SUNN O))) -- Live at De Kreun, 12.12.2013

This is a good time to be alive.

newyorker:

A cartoon by Carolita Johnson.

My cat says this to me each morning.

newyorker:

A cartoon by Carolita Johnson.

My cat says this to me each morning.

(Source: newyorker.com)

Siouxsie and the Banshees, Rockpalast (1981)

The Glove, "This Green City"

The Glove, "This Green City"

The Glove, "Punish Me With Kisses"

calumet412:

Mmmmmmm….canned hamburgers from Swift!, 1950, Chicago.

If you can find a can, they are probably still good.

calumet412:

Mmmmmmm….canned hamburgers from Swift!, 1950, Chicago.

If you can find a can, they are probably still good.

(via babydentures)

“Perhaps you can write better if you leave the mistakes.”

—   

Jorge Luis Borges (via theparisreview)

I’ll go one better: Perhaps you can writer better if you leave only the mistakes.

(via ccmpress)

Echo and the Bunnymen, "The Game"

Echo and the Bunnymen remind me of my walk home in the afternoons from high school. I cut through yards the whole way and never saw anyone. No people gardening or sunning themselves. No one driving on the streets in my neighborhood. The world was empty

smallbeerpress:

Jon Stewart and Matt Taibbi discuss the different treatment afforded to ‘street’ based drug users and white-collar criminals profiting from the drug trade.

$850 million.

Please read The New Jim Crow by Michelle Alexander to learn more.

(Source: sandandglass)

mediumaevum:

Just a heads up: human-bound books from Harvard were proven to be sheep skin, instead.

Fiction Book Review: Ancient Oceans of Central Kentucky by David Connerley Nahm. Two Dollar Radio (Consortium, dist.), $16 trade paper (222p) ISBN 978-1-937512-20-0

Here is a nice review of my novel.

aljazeeraamerica:

Black preschoolers more likely to be suspended 

Black students are more likely to be suspended from U.S. public schools — even as tiny preschoolers. The racial disparities in American education, from access to high-level classes and experienced teachers to discipline, were highlighted in a report released Friday by the Education Department’s civil rights arm.
The suspensions — and disparities — begin at the earliest grades.
Black children represent about 18 percent of children enrolled in preschool programs in schools, but almost half of the students were suspended more than once, the report said. Six percent of the nation’s districts with preschools reported suspending at least one preschool child.

Continue reading
(Photo: Kathryn Scott Osler/The Denver Post/Getty Images)

aljazeeraamerica:

Black preschoolers more likely to be suspended 

Black students are more likely to be suspended from U.S. public schools — even as tiny preschoolers. The racial disparities in American education, from access to high-level classes and experienced teachers to discipline, were highlighted in a report released Friday by the Education Department’s civil rights arm.

The suspensions — and disparities — begin at the earliest grades.

Black children represent about 18 percent of children enrolled in preschool programs in schools, but almost half of the students were suspended more than once, the report said. Six percent of the nation’s districts with preschools reported suspending at least one preschool child.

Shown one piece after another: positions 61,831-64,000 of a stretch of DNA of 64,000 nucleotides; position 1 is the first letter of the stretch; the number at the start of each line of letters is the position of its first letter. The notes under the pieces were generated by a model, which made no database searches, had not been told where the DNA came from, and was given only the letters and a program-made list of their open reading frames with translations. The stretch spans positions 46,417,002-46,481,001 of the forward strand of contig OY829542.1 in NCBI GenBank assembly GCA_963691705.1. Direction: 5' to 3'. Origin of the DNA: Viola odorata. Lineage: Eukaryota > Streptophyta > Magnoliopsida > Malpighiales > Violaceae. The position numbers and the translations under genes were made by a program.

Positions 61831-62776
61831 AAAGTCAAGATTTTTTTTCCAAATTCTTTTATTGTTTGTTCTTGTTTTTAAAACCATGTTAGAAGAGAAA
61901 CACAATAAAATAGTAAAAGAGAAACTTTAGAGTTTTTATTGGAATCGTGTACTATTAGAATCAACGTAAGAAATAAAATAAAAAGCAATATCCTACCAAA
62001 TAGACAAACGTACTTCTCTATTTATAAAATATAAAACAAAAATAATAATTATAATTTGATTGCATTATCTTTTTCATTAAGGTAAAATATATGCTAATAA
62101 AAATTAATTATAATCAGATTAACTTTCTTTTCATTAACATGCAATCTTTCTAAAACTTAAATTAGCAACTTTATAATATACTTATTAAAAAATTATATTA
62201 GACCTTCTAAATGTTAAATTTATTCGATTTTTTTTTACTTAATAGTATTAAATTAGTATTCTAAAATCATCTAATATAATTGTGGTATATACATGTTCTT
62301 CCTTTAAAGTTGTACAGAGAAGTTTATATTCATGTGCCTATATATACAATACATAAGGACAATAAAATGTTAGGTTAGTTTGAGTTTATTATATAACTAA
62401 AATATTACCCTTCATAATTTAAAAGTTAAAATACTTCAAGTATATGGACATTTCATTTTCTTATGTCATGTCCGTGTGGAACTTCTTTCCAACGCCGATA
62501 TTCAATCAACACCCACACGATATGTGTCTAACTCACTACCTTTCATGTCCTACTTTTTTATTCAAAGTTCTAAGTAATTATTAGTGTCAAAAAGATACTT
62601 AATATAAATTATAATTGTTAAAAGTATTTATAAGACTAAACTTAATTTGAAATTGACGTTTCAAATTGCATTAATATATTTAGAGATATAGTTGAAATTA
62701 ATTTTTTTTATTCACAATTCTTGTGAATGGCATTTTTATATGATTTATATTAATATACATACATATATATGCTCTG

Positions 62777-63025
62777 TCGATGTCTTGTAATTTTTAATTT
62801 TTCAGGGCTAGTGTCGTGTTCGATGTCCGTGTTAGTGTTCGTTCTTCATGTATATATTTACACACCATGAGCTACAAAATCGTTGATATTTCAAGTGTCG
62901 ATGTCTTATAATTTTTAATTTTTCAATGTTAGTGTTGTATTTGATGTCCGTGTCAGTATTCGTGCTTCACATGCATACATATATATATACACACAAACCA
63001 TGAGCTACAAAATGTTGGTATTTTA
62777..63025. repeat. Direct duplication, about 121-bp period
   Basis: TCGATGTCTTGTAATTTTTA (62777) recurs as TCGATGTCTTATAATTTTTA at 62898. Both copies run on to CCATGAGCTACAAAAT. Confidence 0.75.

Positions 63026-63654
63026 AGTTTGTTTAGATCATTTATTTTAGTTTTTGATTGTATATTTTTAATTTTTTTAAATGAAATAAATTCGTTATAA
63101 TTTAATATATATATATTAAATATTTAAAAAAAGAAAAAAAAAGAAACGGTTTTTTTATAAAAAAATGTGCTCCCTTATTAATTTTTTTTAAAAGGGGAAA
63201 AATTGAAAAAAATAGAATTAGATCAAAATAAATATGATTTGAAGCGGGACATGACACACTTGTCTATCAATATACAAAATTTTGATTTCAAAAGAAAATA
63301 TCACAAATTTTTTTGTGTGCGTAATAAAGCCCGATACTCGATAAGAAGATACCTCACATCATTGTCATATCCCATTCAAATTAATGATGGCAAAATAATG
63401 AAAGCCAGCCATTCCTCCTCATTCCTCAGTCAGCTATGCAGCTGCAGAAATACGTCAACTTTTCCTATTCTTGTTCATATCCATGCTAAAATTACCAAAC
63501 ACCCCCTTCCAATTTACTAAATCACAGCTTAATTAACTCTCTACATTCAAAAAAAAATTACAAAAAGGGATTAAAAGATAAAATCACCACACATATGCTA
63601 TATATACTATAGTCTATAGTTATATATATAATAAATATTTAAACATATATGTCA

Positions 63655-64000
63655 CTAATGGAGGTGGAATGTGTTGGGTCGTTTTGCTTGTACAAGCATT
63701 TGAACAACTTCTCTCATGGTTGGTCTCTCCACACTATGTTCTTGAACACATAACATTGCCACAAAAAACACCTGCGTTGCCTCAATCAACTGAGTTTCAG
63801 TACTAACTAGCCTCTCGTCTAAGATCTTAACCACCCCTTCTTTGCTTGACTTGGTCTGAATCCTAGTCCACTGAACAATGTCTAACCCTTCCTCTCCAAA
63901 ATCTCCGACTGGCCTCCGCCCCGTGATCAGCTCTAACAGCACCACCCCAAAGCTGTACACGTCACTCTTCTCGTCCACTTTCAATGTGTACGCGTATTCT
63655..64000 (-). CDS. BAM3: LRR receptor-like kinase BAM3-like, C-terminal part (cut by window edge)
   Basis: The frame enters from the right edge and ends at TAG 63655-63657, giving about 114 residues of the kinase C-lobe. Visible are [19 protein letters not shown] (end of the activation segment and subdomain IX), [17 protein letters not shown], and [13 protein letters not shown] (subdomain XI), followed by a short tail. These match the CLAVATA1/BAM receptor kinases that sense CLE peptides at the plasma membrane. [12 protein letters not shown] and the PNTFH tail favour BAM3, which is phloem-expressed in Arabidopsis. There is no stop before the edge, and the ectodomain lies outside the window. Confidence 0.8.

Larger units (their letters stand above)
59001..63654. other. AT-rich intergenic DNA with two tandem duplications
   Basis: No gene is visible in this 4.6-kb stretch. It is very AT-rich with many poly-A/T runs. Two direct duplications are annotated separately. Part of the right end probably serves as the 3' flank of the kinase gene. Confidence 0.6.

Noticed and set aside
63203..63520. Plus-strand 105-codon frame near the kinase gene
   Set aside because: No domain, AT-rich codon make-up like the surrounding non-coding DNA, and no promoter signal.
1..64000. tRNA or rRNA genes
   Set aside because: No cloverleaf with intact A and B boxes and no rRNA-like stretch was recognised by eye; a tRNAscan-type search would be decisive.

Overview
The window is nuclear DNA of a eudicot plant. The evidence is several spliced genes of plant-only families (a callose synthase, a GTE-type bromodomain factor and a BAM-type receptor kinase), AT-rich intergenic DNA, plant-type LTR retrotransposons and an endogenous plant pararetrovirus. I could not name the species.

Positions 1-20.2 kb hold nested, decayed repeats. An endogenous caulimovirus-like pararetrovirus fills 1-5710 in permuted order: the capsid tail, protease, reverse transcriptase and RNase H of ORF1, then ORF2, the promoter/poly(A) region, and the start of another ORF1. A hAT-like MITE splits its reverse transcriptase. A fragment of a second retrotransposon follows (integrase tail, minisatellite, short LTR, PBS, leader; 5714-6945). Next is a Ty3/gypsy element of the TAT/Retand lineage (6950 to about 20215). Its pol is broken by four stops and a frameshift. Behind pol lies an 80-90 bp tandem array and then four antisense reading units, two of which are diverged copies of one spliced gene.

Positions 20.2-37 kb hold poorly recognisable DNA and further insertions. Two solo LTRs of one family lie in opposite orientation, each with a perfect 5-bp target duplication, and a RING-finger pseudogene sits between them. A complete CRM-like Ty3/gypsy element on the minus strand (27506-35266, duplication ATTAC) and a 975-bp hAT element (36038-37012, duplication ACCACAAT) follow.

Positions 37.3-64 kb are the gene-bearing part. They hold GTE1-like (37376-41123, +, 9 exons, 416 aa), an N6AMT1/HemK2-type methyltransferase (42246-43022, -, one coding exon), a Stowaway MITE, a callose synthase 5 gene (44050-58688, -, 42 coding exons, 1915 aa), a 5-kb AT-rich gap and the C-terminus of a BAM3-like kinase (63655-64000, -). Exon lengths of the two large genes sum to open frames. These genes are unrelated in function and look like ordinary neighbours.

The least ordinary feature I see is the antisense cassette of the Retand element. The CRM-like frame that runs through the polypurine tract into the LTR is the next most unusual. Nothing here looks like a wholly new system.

Continue reading

(Photo: Kathryn Scott Osler/The Denver Post/Getty Images)

(via smallbeerpress)

Statistics Show How Mass Incarceration Represents a New Racial Caste System

Today’s baffling numbers 

 - The United States has 5% of the world’s population, but 25% of the world’s prisoners.

 - The total incarcerated population in the U.S. is a staggering 2.4 million — a 500% increase over the past 30 years. 

- One in every 108 adults was in prison or jail in 2012.

 - One in 28 American children has a parent behind bars.  

 - At the end of 2007, 1 in 31 adults was behind bars, on probation or on parole.

- Currently, 65 million Americans have a criminal record. 

Putting the statistics in perspective

- There are more people behind bars today for a drug offense than there were in 1980 for all offenses combined.

 - The U.S. spent $80 billion on incarceration in 2010 alone. 

- About as many people were returned to prison just for parole violations in 2000 as were admitted in 1980 for all reasons combined.

- Parole violators accounted for more than 35% of all prison admissions in 2000. Of those, only one-third were returned for a new conviction; the rest were returned for a technical violation, such as missing a meeting with the parole officer.  

Read moreFollow policymic

(Source: policymic)

policymic:

Interactive site proves the War on Drugs has been undeniably racist

On Tuesday, the American Civil Liberties Union launched The Uncovery, an interactive website that documents the myriad injustices linked to marijuana arrests and convictions. With special focus on the law’s racial disparities, the site allows users to take statistics and share them with friends or legislators as engaging customizable graphics. The whole process takes 60 seconds or less.

The site draws its facts from the ACLU’s “War on Marijuana” report, which incorporates video, graphics, arrest rate statistics and opportunities for citizens to “take action.” A press release characterizes The Uncovery as a “simple, elegant advocacy tool” for marijuana legislation reform.

Read moreFollow policymic